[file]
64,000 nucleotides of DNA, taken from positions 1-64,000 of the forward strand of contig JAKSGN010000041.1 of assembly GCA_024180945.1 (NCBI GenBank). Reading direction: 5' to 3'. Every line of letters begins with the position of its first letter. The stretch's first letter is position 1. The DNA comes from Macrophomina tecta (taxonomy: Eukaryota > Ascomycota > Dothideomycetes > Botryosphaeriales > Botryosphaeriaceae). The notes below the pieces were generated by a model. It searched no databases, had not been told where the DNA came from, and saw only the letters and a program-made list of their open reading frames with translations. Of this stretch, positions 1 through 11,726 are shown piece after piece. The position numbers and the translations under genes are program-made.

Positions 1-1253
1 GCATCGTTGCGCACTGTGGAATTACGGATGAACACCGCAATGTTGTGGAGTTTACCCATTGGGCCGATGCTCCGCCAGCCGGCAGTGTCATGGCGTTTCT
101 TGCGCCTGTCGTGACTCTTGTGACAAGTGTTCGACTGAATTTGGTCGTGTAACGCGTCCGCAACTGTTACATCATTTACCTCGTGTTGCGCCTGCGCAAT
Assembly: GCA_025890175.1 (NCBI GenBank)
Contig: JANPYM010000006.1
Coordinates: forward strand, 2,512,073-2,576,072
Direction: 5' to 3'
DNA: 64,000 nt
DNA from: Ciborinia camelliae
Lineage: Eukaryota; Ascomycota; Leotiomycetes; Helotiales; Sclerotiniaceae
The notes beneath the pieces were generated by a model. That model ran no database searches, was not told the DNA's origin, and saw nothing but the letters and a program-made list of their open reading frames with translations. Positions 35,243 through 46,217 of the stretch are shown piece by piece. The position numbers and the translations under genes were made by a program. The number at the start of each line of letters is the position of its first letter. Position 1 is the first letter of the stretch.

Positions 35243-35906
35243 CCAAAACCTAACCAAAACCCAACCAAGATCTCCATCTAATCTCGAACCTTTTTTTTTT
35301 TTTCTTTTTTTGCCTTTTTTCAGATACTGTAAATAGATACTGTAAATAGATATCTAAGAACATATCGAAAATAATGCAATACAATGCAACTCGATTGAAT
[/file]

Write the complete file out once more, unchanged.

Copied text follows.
64,000 nucleotides of DNA, taken from positions 1-64,000 of the forward strand of contig JAKSGN010000041.1 of assembly GCA_024180945.1 (NCBI GenBank). Reading direction: 5' to 3'. Every line of letters begins with the position of its first letter. The stretch's first letter is position 1. The DNA comes from Macrophomina tecta (taxonomy: Eukaryota > Ascomycota > Dothideomycetes > Botryosphaeriales > Botryosphaeriaceae). The notes below the pieces were generated by a model. It searched no databases, had not been told where the DNA came from, and saw only the letters and a program-made list of their open reading frames with translations. Of this stretch, positions 1 through 11,726 are shown piece after piece. The position numbers and the translations under genes are program-made.

Positions 1-1253
1 GCATCGTTGCGCACTGTGGAATTACGGATGAACACCGCAATGTTGTGGAGTTTACCCATTGGGCCGATGCTCCGCCAGCCGGCAGTGTCATGGCGTTTCT
101 TGCGCCTGTCGTGACTCTTGTGACAAGTGTTCGACTGAATTTGGTCGTGTAACGCGTCCGCAACTGTTACATCATTTACCTCGTGTTGCGCCTGCGCAAT
Assembly: GCA_025890175.1 (NCBI GenBank)
Contig: JANPYM010000006.1
Coordinates: forward strand, 2,512,073-2,576,072
Direction: 5' to 3'
DNA: 64,000 nt
DNA from: Ciborinia camelliae
Lineage: Eukaryota; Ascomycota; Leotiomycetes; Helotiales; Sclerotiniaceae
The notes beneath the pieces were generated by a model. That model ran no database searches, was not told the DNA's origin, and saw nothing but the letters and a program-made list of their open reading frames with translations. Positions 35,243 through 46,217 of the stretch are shown piece by piece. The position numbers and the translations under genes were made by a program. The number at the start of each line of letters is the position of its first letter. Position 1 is the first letter of the stretch.

Positions 35243-35906
35243 CCAAAACCTAACCAAAACCCAACCAAGATCTCCATCTAATCTCGAACCTTTTTTTTTT
35301 TTTCTTTTTTTGCCTTTTTTCAGATACTGTAAATAGATACTGTAAATAGATATCTAAGAACATATCGAAAATAATGCAATACAATGCAACTCGATTGAAT